It’s 8:30 at night – I’m sitting in my recliner – in my pajamas – and I’m crying!
The tears are partly a result of the tension of the past few days. For over a month I have been planning a women’s retreat for my church. With the guest speaker, who is my youngest daughter, I have brainstormed picking a theme, planning the lessons, the decorations, the music. I so wanted it to be a success. But as the weeks went by I had to ask myself – why do I want it to be a success and what needs to happen for me to consider it a success?
I have questioned my motives. Do I just want to impress everyone with how smart I am? Do I just want everyone to see what a great speaker my daughter is? Do I want the women of my church to be encouraged and help them better understand God’s Word? Do I want to see spiritual growth among my “sisters?”
Will it be a success if we have a large number show up? Will it be a success if everyone has a good time? Will it be a success if someone really is encouraged, really does develop a greater desire to know God, have a better appreciation for God’s Word?
So I have prayed that my motives would truly be pleasing in God’s sight and that there would be nothing in my efforts that would desire anything other than that God would be glorified and lifted up. I have prayed that there will be a good response, that the women will show up, will enjoy, but most of all will draw closer to God as a result of the weekend.
Then, there was the worry of getting it all to come together. Finding the right decorations to set the scene (but at a cheap price as I promised the church board it would not cost the church anything so the expenses are on me). Getting volunteers to bring food for our Friday night snack and breakfast and lunch on Saturday. Will I have enough food? Finding volunteers for the skit I want to do on Friday and for worship on Saturday. Praying for my daughter as she prepares the lessons I have asked her to do.
In the middle of all this I start having terrible pain in one of my teeth. I had it filled last year but the dentist told me the tooth was really bad and he was not sure the filling would hold. A call to the dentist and off I got to get it pulled.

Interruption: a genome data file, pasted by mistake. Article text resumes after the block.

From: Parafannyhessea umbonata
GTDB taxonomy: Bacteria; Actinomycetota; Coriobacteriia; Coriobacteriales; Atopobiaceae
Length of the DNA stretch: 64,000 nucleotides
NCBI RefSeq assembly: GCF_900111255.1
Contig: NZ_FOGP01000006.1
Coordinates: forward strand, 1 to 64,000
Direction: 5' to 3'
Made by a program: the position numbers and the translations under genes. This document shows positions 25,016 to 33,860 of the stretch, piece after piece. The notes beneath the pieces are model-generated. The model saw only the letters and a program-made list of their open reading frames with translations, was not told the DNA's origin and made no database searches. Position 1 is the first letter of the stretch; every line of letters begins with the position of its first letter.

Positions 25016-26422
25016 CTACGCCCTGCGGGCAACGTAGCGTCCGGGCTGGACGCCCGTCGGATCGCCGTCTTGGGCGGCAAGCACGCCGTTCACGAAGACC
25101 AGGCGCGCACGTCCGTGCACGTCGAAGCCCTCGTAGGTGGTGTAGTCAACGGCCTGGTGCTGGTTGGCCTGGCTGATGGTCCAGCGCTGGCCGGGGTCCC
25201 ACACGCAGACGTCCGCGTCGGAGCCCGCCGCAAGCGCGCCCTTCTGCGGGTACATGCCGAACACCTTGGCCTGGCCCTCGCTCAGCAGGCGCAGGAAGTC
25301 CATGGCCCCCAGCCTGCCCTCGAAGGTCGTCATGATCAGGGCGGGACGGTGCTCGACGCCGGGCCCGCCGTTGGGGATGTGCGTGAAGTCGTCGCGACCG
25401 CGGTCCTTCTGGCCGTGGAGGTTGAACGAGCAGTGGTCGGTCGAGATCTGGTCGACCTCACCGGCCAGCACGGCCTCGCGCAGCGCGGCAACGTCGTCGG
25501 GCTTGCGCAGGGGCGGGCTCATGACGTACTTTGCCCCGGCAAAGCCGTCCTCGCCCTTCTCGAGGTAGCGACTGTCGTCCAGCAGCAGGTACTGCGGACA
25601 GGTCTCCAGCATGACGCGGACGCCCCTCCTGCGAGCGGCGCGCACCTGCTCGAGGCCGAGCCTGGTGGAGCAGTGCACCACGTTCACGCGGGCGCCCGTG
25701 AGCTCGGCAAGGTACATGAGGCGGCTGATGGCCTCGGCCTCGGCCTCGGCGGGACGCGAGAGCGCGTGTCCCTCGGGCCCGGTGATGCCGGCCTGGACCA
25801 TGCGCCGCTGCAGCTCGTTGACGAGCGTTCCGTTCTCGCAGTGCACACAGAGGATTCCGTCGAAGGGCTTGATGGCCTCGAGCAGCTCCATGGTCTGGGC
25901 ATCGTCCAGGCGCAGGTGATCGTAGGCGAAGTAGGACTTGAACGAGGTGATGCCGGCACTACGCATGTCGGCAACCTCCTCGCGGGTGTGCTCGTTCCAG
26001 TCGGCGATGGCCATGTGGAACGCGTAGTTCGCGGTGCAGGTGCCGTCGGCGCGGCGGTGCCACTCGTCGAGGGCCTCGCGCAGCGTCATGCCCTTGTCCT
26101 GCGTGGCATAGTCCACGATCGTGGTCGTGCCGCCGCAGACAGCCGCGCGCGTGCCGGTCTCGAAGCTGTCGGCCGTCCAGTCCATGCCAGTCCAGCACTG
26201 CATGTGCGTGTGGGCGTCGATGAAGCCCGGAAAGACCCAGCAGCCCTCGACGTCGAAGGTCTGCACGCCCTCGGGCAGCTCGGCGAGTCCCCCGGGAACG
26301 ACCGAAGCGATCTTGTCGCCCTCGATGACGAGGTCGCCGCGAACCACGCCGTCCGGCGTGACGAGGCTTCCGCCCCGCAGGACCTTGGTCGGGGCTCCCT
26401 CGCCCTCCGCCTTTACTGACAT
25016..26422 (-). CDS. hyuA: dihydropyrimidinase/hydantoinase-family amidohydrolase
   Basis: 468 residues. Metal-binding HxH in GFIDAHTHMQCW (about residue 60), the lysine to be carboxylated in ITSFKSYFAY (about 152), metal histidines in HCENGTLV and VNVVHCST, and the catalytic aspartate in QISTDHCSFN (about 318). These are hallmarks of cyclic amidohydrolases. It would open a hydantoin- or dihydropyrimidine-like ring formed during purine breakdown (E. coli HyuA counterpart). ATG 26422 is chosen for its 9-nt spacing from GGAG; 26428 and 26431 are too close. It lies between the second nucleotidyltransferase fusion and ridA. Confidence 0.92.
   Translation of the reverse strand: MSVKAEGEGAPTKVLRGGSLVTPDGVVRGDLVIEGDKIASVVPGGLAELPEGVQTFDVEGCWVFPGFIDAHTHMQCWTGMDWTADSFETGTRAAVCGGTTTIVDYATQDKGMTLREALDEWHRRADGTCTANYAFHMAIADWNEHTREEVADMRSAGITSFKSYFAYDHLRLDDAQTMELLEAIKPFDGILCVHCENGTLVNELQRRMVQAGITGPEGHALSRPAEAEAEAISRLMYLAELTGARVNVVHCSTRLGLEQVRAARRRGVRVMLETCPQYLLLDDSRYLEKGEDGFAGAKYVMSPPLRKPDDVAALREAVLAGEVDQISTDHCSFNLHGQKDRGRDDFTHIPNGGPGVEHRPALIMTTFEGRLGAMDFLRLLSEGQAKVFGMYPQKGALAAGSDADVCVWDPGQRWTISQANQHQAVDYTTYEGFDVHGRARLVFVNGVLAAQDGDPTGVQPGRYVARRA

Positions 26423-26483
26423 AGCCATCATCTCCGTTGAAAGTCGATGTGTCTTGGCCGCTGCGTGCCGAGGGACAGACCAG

I’m feeling great!
Everything is coming together!
I have my tooth pulled on Wednesday. Dentist tells me I can expect pain, bruising and swelling. But here it is Friday. I have had no pain, there is no sign of swelling or bruising. My husband says it’s a God thing.
I truly believe my heart and my motives are right – that my desire is only for God’s glory. I find most of the decorations at the Dollar Store – budget saved. Tables are decorated and the room looks great. My daughter sends me her notes for the handouts and they look perfect. Volunteers have all responded and the skit, the worship, the food – it is all on track to be a great event.
Friday morning I start cutting up veggies for the Saturday lunch. Suddenly my carefully laid plans all seem to come apart.
My husband comes up from the family room in the basement and he looks white as a sheet. He tells me he almost passed out and off we go to the doctor’s office. After examining him and talking to his heart doctor, we are off to the emergency room for further evaluation. He had a heart attack in 2009 and has had 4 stents put in since then so the fear of another heart issue makes me very nervous.
Now I’m getting up tight. Clearly I need to be here with my husband, but what about all the things I still need to do to be ready for tonight? Is he going to be okay? Is he having a heart attack?
While waiting for the doctor to evaluate the EKG and the blood work I pick up my cell phone to start calling our kids to let them know their dad is in the ER. Before I can dial out, my phone rings and it’s our son. When I answer he tells me that he has just had a call from his wife and he is rushing to the ER in their town. Their daughter has been in a bad car wreck. He doesn’t know more than that but wants me and his Dad to be in prayer.
Now I’m really stressed!
I try to hold back the tears as I think – “What do I do?” I have to tell my husband, but is that going to add to his stress and cause a heart attack? After sharing the news with him, we hold hands, crying and calling out to God for our granddaughter.
I watch the clock waiting for the doctor’s evaluation pulled between needing to be with my husband and needing to get back home and finish final preparations for the night session at the retreat. Of course, my husband keeps telling me I need to go on and get ready for the evening and I keep telling him no way I’m leaving him until we find out what is going on with his heart.
And we keep waiting for our son to call with more information on our granddaughter. How badly is she hurt? Is she going to be okay?
He’s going to be okay